When I began to construct this blog as a farewell to a Houston area watering hole, I thought it would be relatively straight forward. Local bar is founded in the suburbs. Has a rich and unique history and list of patrons because of its location near NASA. There's no other place like it in the United States, but as times change, time seemed to move on and it didn't, and as a result its relevance is diminished and even as a patron, it seems to be for the best that it moves into our memories vs. our present. But the picture is now murky, I'll expand later.
Let's start with the introduction and background. In 1981, on the heels of the Apollo program and as the Space Shuttle program was just beginning, The Outpost Tavern opened in Webster, Texas, at the corner of NASA Rd. 1 (no, there's not a NASA Rd. 2) and Egret Bay Blvd. This is just a stone's throw from the Johnson Space Center in Clear Lake, NASA one of the pillars of Houston culture since the Mercury days. Outpost was founded less than a decade after the last moon landing (about the same time from now back to 9/11 to put it in temporal perspective). But the area was invigorated with the new prospect of a Space Shuttle Program launching and a new era of space flight. In 1981, the JSC area only had a few neighborhoods, and very little social options, and The Outpost was a local watering hole that was unmatched outside of the Bonanza Steak House and Monterrey House Mexican Restaurant.
What The Outpost turned out to be a historical local bar, which astronauts, JSC management, engineers, and non-NASA locals frequented for decades. It became primarily known as the "hangout of astronauts". Touchdown parties were booked for every flight. When I was a co-op student working at JSC in the mid-1990's, several crew appreciation parties were held there (nothing like comped beer at 21 years old, shooting the breeze with astronauts). It was a place where "plain old" engineers were invited to mix with the crew and flight operations personnel to share in the celebration of a successful mission.
It had all the makings of a neighborhood bar. Memorabilia everywhere the eye could see, wood siding and primitive chairs and tables, a simple bar with a handful of taps, parking on pebbles or grass. For 28 years, locals shuffled in, day after day, to grab a little beer, some basic food made by the two or three staff while you waited, and share stories of design reviews, EVA excursions, and successful touchdowns. It was rumored that if you were selected to serve in the Astronaut corps, you opened a tab at The Outpost to kick off your journey, and didn't get to close it until you returned from your first mission. In the meantime, those "in the know" would run it up as an initiation rite. Good stuff.
So why would a place like this close? Well, the area outgrew it. There are more than a dozen other local bars, some chains, some independent, that far exceed it in accommodations, tap options, location, and "buzz". Slowly but surely, it no longer was "the place" to celebrate a successful mission, there were several other options that were easier to get to, had better parking, and more than two people cooking food. It's not to say they were more convenient or had better prices, they just slowly sucked the regular traffic away, and The Outpost slowly faded into irrelevance.
That's not to say if you stopped by you wouldn't have good time. It just wasn't the good time anymore.
A few snapshots from my last trip:
It might have been given up for dead in 2005, when in January it suffered a devestating fire that gutted the establishment. But through extreme vigilance by local fire departments, lots of services provided at cost by local contractors, and patron donations, the place opened within a week, a little bit worse for the wear, but back serving the community.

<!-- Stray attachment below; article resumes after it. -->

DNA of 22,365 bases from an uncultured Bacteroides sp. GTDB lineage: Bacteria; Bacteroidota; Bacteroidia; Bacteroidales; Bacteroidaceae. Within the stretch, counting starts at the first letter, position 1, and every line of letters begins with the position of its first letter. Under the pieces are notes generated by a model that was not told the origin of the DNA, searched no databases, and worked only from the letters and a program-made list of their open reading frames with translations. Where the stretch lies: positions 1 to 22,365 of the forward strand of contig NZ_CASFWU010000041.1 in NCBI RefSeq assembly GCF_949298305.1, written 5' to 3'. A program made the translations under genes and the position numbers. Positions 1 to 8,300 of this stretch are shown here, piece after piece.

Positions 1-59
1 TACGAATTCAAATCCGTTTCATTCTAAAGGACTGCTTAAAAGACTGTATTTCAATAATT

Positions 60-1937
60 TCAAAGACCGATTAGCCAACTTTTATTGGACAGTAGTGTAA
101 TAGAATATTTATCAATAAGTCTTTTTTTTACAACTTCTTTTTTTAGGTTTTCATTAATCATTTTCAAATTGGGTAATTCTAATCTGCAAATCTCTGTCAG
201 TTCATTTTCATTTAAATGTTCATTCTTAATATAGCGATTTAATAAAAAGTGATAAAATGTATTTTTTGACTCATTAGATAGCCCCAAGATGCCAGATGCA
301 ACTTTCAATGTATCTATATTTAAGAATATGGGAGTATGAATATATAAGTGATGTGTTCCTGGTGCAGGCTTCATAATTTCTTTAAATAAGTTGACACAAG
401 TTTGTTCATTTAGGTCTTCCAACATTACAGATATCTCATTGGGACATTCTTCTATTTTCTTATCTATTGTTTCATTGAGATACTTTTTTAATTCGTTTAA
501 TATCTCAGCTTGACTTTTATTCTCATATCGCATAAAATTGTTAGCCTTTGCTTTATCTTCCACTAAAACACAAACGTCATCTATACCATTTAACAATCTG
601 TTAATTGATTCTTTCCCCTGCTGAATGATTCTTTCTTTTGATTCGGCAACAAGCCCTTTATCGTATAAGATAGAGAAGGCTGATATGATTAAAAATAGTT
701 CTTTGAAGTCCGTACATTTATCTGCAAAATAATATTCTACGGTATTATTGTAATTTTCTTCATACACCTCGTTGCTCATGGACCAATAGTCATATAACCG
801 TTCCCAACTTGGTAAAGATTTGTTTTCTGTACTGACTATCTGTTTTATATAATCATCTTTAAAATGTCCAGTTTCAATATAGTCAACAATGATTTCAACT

Flash forward to the present. As it turns out, during it's near 30 year run in the Bay Area, The Outpost never owned the land it resided on, nor was it an issue. Until 2009. When the property was sold to a developer. Unfamiliar with the new owners, The Outpost declared that they'd just go ahead and close, instead of waiting for the other shoe to fall and get a vacate notice. To be honest, it seemed a bit quick, as there was no indication that negotiations or intent were discussed with the new owners. But I would also respect that if the ownership after 30 years thought it was time. The Outpost time had past, they no longer wanted to endure the uncertainty, nor the economic downturn, or the prospect of selling it to someone who might turn it into a Chili's clone, and just use the name as a token for profit.
But this week, things took a very unexpected turn. In a bizarre twist of cultural respect and information release, it seems as if the new property owners have locked out the management, claimed no rent has been paid for two years, but vowed that they intent is to move the establishment to a very close location and "upgrade the place to make it more family oriented" (hopefully not another Chili's). The physical structure (which was obviously compromised and rebuilt in 2005, we're not talking about that much original here) was a WWII "quonset hut" (see above link) that could quite frankly be moved. Both side vow court action, which I know means lawyers will win (sorry Mr. Smokeypants). The original owners don't want The Outpost name to be used in vain, the new property owners seem to think they have rights to the structures on the property.
So we sit in flux. I'm not sure The Outpost has relevance anymore. However, when it was going to be closed, the calls for "national landmark" and "fundraising effort" resonated deep in the JSC community. But I personally think, "all good things must come to an end" and this was a prime example.
What happens next, remains to be seen. But a toast to a place not like any other!
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